Balance at The Convention

Henry Porter
April 7, 2017

The Convention on Brexit & the Political Crash is a response to the rapid change in politics that has occurred in the West over the last year. The two-day event is not designed exclusively to address the United Kingdom’s 2016 vote in favour of leaving the EU, but this will certainly be taken as part of the upheaval that is affecting the United States and many EU countries. The Convention will focus on the big challenges to the United Kingdom but also on the threat to democratic and liberal values in the West.

The Convention stands squarely with these values, which means we believe it is right to hear and weigh both sides of an argument. For that reason we have asked both those who supported the ”leave’ and ”remain’ campaigns to contribute to the Convention. It will be a good moment to assess where we are, nearly a year on from one of the most rancorous campaigns in recent British political history. And we will have all shades of opinion on how Britain goes forward, improves the national discourse and its politics and achieves a fairer society.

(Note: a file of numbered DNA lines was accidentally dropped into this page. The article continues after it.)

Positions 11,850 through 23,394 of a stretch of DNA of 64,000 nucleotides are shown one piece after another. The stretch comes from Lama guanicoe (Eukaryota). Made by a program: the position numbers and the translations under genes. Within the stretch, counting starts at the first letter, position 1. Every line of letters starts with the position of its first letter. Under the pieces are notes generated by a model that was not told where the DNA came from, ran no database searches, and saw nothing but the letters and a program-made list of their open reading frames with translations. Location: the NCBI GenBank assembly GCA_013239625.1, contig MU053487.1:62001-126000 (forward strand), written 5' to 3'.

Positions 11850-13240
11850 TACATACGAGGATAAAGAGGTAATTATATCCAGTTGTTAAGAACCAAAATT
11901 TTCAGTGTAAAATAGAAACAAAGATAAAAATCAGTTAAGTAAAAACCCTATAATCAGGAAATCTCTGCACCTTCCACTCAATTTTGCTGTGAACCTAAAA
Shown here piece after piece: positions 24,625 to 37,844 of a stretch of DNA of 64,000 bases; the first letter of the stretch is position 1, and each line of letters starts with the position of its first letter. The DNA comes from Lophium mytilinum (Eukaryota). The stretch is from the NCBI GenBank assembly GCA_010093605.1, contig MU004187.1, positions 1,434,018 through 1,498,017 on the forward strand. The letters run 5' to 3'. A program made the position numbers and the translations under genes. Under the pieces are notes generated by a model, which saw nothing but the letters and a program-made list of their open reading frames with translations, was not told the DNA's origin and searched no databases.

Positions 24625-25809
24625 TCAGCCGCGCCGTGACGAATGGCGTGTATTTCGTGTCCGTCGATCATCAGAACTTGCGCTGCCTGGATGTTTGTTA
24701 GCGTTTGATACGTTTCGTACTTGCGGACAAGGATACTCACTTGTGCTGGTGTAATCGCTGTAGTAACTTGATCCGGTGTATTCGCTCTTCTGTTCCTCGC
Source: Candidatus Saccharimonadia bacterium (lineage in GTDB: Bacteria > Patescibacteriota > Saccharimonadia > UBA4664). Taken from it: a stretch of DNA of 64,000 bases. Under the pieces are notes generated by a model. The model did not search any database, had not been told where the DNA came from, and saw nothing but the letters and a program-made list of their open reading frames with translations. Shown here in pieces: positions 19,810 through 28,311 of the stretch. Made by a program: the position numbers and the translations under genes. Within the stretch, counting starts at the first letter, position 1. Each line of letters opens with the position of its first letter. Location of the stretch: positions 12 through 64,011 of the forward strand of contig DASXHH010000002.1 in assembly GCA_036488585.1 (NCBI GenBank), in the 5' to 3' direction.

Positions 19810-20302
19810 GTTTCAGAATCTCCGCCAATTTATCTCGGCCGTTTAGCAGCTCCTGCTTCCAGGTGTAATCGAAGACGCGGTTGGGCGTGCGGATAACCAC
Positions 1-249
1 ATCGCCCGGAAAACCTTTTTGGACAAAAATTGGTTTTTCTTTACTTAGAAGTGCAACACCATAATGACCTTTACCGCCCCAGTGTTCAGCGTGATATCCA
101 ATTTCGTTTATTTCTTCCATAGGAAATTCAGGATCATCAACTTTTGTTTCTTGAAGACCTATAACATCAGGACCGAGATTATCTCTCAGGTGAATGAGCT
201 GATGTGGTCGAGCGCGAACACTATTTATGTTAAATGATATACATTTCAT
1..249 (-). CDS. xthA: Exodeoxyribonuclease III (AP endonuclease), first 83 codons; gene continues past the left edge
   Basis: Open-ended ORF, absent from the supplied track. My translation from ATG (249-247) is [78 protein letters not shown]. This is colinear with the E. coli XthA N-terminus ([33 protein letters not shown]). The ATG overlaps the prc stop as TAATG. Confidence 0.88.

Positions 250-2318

But this is not the only item on our agenda, by any means. There is the influence of Russia in Western democracies to consider, the threat posed to traditional media by the post-truth age, and the march of populist insurgencies across Europe. Our event comes just five days after the French Presidential Election where, despite a general assumption that Le Front National will be beaten, there may still be an upset which has profound consequences for all Europe. It is important to understand that the Convention does not regard a party like FN as simply another political movement, but believes it to be inimical to liberal and democratic values. So, there is no question of giving time to parties or individuals that express racial and religious prejudice. This applies also to the extremist voices in the United Kingdom and the United States.

We will not submit to the attacks on free discussion that have chilled the debate in Britain since the vote last year: indeed, the Convention is in part a response to them. And we have no respect for the equivalence that gives the same weight to those who support their arguments with empirical evidence and those who simply mouth prejudice and ignorance. To that degree we define the boundaries of the event, for it can only exist as a debating space for those who subscribe to the values with which the Convention was founded in the 2009 Convention on Modern Liberty.

Henry Porter, April 2017

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